Characterization of Alkylation Repair and Comparison to Other Stress-Inducible Phenomenon in Drosophila.
Date of Award
Doctor of Philosophy (PhD)
Walter A. Deutsch
Drosophila melanogaster employs methyltransferase protein(s) to repair lesions in alkylated DNA in vitro (Green and Deutsch, 1983). This investigation deals with the characterization of the methyltransferase protein(s), and their inducibility in the organism upon exposure to alkylating agents. Ammonium sulfate fractionation of crude extracts from pupae resulted in the enrichment (approximately 15-fold in both the 50% and 30% ammonium sulfate supernatants) of the methyltransferase activity(s). Proteins with molecular weights of 30 Kd and 19 Kd were evident by SDS-PAGE analysis of crude extracts; the 30 Kd and 19 Kd could be separated in the 50% ammonium sulfate supernatant and 30% ammonium sulfate supernatant fractions, respectively. Attempts to purify the protein(s) by a variety of procedures was unsuccessful, and procedures to induce the activity were initiated. Ovaries exposed to alkylating, and other DNA-damaging agents, resulted in the induction of new proteins, with an overall decrease in the number of constitutively expressed proteins. The alklator N-methyl-N$\sp\prime$-nitro-N-nitrosoguanidine induced three new proteins which overlap with the 70 Kd heat shock proteins, and others at 26 Kd and 24 Kd which overlap with the small molecular weight heat shock proteins. Hydrogen peroxide, 4-NQO, and sodium bisulfite also induce a set of similar proteins. Other differences between alkylating agents and other DNA-damaging agents are discussed. The Drosophila methyltransferase protein(s) transfer the methyl group to a cysteine residue, which is demonstrated by the generation of S-methylcysteine as the end product of a methyltransferase reaction. Crude extracts from control, 0.6 pM, and 6.0 pM MNNG-exposed samples showed cross-reacting material at 30 Kd and 17 Kd, using an antibody directed toward the MT 19 Kd protein of Escherichia coli, thus demonstrating that the protein is highly conserved through evolution. These observations indicate that Drosophila repairs alkyl base modifications from DNA by employing methyltransferase proteins with a mechanism similar to that in Escherichia coli. However, the Drosophila methyltransferase protein scavenges N$\sp7$mG and N$\sp3$mA in addition to O$\sp6$mG. The induction of a common set of proteins by DNA-damaging agents or stress suggests that Drosophila, and perhaps other eucaryotes, possess a DNA damage-inducible regulon which encodes proteins to counter cell damage.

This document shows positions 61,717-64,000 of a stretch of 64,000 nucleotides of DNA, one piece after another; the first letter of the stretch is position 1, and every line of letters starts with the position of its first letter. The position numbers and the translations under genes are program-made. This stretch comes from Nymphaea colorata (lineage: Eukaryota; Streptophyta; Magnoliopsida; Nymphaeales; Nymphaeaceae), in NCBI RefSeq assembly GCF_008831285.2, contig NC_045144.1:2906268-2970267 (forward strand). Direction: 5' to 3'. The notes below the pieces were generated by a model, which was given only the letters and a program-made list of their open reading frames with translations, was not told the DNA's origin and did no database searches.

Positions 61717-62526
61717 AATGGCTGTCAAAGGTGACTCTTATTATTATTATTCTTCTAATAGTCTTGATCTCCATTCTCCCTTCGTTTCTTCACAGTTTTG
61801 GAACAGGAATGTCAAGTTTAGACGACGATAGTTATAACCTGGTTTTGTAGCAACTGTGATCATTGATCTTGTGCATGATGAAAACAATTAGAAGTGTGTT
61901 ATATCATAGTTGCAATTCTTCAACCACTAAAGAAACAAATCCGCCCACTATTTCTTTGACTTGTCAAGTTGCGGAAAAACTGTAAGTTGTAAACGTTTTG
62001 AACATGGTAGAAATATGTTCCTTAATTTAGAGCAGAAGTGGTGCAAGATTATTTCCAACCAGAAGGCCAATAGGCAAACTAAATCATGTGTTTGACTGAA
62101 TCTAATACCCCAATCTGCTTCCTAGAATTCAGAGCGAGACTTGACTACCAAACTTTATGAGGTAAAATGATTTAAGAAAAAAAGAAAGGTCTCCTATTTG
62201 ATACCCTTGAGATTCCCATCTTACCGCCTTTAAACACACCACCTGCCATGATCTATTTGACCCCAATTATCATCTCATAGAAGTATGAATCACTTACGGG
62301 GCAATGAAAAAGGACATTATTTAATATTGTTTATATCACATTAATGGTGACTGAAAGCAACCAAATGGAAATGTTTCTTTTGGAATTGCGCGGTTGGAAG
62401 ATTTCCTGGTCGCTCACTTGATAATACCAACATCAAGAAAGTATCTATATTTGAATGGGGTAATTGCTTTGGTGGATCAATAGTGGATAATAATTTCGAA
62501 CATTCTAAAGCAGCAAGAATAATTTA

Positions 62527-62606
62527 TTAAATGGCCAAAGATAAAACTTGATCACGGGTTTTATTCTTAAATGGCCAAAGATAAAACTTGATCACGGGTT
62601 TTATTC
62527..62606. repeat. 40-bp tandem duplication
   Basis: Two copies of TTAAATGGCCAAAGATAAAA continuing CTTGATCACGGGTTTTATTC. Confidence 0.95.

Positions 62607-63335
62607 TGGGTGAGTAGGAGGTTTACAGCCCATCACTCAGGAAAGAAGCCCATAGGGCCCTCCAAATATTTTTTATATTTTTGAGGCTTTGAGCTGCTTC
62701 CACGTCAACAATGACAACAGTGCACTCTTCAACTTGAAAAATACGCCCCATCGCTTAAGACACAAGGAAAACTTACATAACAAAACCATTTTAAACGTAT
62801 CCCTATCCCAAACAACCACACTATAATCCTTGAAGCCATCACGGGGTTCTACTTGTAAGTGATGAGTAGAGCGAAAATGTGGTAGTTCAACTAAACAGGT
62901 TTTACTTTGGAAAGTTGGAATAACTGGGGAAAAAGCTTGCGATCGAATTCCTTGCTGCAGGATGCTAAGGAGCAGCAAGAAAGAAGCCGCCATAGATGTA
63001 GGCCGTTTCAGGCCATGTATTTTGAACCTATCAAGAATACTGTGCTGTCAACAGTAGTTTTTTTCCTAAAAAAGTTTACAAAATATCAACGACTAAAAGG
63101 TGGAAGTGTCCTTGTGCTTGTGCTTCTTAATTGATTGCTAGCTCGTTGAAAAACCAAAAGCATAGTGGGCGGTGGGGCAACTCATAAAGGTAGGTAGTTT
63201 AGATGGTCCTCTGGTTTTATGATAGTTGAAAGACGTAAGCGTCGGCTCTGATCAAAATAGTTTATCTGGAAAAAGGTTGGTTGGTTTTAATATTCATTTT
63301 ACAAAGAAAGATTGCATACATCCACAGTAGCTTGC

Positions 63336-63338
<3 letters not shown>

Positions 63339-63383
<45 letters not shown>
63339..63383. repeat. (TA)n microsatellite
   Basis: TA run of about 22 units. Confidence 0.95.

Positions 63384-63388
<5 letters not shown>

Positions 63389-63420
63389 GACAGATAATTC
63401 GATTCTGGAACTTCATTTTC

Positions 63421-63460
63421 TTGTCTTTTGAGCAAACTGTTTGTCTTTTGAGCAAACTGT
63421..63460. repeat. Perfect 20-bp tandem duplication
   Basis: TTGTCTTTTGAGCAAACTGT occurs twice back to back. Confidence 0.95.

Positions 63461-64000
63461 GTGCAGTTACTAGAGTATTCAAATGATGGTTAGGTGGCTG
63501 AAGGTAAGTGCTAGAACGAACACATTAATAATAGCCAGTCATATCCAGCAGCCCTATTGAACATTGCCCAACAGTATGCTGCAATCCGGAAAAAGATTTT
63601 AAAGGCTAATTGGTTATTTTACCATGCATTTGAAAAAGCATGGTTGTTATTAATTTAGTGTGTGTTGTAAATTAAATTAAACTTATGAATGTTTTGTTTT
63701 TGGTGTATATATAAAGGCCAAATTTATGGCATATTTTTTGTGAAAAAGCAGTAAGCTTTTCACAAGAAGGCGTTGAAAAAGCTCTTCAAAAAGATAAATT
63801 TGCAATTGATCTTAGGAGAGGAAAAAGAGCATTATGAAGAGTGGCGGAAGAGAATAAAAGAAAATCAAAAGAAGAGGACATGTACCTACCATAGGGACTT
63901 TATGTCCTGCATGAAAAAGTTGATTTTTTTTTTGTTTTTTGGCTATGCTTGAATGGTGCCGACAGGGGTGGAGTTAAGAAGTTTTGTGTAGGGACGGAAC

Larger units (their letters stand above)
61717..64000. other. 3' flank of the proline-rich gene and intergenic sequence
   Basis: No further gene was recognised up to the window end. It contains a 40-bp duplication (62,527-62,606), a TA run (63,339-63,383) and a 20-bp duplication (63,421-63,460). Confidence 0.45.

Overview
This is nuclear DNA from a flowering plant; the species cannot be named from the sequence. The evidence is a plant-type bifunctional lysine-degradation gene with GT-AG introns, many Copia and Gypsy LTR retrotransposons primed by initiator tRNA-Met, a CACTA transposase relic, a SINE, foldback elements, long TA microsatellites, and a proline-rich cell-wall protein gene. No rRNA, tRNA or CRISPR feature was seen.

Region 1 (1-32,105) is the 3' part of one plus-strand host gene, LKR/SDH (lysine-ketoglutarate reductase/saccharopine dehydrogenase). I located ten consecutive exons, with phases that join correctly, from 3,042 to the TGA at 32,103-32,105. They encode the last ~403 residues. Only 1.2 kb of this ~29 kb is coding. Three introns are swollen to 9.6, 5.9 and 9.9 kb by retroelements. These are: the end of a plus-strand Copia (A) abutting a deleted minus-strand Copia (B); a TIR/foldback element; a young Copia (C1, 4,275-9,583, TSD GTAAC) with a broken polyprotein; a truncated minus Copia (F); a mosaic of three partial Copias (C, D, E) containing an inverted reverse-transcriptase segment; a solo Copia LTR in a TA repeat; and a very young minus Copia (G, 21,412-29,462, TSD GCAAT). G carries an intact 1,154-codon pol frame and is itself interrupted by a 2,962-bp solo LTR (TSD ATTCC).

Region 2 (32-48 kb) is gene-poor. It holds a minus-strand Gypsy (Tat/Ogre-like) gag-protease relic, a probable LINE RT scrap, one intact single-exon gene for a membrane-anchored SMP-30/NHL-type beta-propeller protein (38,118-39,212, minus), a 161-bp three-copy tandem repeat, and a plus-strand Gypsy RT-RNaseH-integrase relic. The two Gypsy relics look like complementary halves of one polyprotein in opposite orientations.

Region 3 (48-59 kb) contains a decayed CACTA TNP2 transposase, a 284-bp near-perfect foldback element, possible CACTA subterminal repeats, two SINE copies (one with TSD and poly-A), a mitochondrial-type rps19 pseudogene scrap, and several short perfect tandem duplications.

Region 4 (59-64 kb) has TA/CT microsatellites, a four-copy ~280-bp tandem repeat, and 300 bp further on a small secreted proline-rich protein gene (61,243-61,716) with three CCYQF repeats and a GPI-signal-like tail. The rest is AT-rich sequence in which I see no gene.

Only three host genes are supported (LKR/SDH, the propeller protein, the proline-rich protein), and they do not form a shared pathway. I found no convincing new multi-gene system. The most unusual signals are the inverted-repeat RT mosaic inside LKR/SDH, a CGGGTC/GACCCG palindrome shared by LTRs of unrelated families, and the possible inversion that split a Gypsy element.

Guzder, Sami Noshir, "Characterization of Alkylation Repair and Comparison to Other Stress-Inducible Phenomenon in Drosophila." (1989). LSU Historical Dissertations and Theses. 4718.